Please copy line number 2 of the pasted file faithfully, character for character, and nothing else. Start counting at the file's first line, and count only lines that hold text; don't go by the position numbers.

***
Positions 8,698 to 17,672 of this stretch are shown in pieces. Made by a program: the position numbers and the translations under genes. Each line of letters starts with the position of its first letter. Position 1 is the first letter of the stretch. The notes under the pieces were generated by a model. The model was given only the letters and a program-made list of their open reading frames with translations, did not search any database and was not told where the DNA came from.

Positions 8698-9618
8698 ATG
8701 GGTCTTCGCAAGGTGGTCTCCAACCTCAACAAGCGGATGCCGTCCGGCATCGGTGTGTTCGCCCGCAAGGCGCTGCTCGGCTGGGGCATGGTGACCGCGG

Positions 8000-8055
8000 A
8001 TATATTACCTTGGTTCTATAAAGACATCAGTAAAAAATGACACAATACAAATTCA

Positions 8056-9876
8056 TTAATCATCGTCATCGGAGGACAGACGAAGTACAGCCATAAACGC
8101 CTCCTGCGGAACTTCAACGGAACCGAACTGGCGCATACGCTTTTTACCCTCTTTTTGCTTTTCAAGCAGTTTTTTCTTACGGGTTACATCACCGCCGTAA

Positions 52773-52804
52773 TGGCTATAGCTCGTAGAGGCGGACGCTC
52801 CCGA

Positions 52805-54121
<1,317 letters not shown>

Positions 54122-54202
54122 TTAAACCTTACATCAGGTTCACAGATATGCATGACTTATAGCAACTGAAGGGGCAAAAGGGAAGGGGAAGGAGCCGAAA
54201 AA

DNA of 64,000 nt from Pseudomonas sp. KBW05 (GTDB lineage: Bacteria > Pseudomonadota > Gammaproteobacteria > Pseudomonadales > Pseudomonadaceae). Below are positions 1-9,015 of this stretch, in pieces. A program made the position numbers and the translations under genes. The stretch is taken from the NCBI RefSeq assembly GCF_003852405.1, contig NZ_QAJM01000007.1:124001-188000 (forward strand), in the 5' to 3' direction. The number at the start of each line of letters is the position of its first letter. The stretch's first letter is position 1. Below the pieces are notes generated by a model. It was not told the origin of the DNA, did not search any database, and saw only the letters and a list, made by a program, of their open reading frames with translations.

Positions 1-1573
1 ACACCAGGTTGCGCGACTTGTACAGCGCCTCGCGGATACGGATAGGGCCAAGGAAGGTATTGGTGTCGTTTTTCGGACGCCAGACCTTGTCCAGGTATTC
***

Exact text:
Positions 8698-9618